Women's rights advocates grow tired of equality measures failing in LA

Women's rights advocates grow tired of equality measures failing in LA

NEW ORLEANS, LA (WVUE) - Louisiana lawmakers shot down a measure that would have classified feminine hygiene products and children's diapers as tax exempt.

It is commonly referred to as the "Pink Tax." The tax exemption recently passed in New York, but a similar measure in Louisiana was rejected in the Senate Finance Committee on Tuesday.

Women's rights advocates are growing tired of seeing their efforts fail in the state Legislature.

"We do understand the situation with the state and that exemptions are subjects to debate because of the financial situation of the state, but we think that the other topic trumps that," Legislative Agenda for Women's Rosalind Blanco Cook said.

LAW has pushed for gender equality in Louisiana for the past several years as the state ranks 50th, with women earning 68 cents for every dollar paid to men. Cook believes having women's equality measures rejected year after year is telling.

"All of those bills get completely shot down," she said. "We do feel like perhaps the business the business community and others do have a situation with bills that concern women."

Slidell Sen. Sharon Hewitt voted against the SB 27. She said she rejected the measure because of the state's financial situation.

"For me, it was a matter of principal and not wanting to continue to add exemptions," Hewitt said. "I think we need to actually be moving in the opposite direction, and I think we need to simplify things between all the different pennies of sales tax."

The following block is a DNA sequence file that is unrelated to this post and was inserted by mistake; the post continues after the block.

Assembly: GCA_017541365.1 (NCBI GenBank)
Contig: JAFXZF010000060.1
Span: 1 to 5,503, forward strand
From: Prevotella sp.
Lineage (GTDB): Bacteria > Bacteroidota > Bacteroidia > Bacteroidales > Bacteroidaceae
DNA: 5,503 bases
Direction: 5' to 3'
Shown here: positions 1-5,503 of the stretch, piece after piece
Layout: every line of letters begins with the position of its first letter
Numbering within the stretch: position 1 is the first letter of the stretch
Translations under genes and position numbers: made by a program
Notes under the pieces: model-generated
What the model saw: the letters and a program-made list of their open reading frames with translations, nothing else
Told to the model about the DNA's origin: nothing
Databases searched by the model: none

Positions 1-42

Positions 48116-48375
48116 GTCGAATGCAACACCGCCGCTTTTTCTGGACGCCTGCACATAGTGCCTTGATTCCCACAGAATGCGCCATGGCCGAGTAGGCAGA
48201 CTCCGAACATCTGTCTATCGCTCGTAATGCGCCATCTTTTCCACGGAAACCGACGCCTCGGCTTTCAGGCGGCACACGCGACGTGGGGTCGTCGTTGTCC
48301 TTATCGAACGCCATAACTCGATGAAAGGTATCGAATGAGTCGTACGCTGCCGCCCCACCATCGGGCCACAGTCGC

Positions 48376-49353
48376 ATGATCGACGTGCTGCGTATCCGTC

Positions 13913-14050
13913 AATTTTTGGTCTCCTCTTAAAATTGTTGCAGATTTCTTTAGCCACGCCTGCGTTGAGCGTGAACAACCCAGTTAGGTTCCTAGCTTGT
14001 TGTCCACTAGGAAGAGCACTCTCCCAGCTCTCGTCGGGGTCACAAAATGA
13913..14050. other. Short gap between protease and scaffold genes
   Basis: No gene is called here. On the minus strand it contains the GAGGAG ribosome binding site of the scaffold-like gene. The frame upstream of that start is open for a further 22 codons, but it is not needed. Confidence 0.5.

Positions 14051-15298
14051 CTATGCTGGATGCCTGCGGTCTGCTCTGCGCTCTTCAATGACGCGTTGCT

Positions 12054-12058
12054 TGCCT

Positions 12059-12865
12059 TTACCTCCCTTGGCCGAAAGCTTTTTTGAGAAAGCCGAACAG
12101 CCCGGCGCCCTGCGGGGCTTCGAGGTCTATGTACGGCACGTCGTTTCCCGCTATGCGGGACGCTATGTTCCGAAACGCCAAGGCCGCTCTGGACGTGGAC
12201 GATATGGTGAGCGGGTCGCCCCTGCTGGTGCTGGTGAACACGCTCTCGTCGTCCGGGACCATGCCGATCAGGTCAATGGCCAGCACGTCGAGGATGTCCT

The state's deficit remains at more than $300 million for this fiscal year. The state would have lost an estimated $13 million in revenue if the tax exemption had passed.

"I think we need to move toward looking at simplifying, having fewer exemptions and less tax," Hewitt said.

However, Cook does not buy that claim and believes lawmakers have a responsibility to work toward what she called fair taxation.

"We do feel like it's a certain amount of inequality, and the ole boys club gets involved with that of what's acceptable and what's not acceptable," she said.

Several bills advocating for equal pay for women were filed this session. All of them failed in the House Labor Committee.

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